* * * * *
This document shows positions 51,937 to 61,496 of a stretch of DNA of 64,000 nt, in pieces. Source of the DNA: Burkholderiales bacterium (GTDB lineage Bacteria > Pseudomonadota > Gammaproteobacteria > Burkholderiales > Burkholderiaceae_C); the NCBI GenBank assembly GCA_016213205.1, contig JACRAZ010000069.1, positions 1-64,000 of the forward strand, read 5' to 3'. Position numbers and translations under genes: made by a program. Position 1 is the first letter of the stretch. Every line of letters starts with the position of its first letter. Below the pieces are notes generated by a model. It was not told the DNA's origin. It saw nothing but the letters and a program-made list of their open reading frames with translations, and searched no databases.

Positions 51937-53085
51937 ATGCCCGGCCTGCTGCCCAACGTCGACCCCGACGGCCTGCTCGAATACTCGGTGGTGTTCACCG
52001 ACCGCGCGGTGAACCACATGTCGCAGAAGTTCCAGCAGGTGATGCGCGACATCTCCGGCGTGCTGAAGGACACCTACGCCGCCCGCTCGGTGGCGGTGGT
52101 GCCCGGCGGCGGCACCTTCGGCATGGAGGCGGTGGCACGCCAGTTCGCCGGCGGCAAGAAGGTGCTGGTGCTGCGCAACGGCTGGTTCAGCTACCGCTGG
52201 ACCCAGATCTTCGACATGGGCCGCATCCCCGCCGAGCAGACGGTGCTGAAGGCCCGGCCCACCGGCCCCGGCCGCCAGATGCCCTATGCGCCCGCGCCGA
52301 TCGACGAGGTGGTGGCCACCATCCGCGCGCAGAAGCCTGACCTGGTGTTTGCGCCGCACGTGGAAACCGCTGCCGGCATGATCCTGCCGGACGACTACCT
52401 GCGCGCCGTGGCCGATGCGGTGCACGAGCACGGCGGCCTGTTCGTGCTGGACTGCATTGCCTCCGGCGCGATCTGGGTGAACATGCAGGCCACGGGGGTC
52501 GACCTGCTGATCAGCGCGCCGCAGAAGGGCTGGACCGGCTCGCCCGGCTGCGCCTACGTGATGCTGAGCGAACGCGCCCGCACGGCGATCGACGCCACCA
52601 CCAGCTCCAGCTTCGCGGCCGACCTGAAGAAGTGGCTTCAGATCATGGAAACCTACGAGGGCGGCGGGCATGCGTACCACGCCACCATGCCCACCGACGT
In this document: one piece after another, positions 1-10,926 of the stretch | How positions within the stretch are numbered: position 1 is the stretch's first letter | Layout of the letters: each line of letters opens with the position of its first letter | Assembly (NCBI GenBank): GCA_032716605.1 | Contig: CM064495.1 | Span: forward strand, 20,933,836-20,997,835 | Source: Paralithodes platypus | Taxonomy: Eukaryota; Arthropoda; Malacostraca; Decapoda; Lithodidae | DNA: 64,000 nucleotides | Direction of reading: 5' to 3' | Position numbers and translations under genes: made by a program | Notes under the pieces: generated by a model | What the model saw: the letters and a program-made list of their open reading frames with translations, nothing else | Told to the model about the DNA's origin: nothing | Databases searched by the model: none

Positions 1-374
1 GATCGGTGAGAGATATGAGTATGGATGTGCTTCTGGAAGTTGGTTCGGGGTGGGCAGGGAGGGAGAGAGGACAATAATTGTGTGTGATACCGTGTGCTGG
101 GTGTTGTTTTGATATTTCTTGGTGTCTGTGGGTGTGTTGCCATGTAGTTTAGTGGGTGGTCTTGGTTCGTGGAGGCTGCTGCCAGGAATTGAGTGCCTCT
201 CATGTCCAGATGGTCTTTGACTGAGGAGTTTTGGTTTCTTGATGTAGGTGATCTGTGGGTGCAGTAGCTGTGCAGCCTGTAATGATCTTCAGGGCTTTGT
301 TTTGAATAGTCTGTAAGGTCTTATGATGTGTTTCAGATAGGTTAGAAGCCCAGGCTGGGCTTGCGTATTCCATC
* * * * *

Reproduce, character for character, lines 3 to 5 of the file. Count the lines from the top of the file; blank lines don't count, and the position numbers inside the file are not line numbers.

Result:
51937 ATGCCCGGCCTGCTGCCCAACGTCGACCCCGACGGCCTGCTCGAATACTCGGTGGTGTTCACCG
52001 ACCGCGCGGTGAACCACATGTCGCAGAAGTTCCAGCAGGTGATGCGCGACATCTCCGGCGTGCTGAAGGACACCTACGCCGCCCGCTCGGTGGCGGTGGT
52101 GCCCGGCGGCGGCACCTTCGGCATGGAGGCGGTGGCACGCCAGTTCGCCGGCGGCAAGAAGGTGCTGGTGCTGCGCAACGGCTGGTTCAGCTACCGCTGG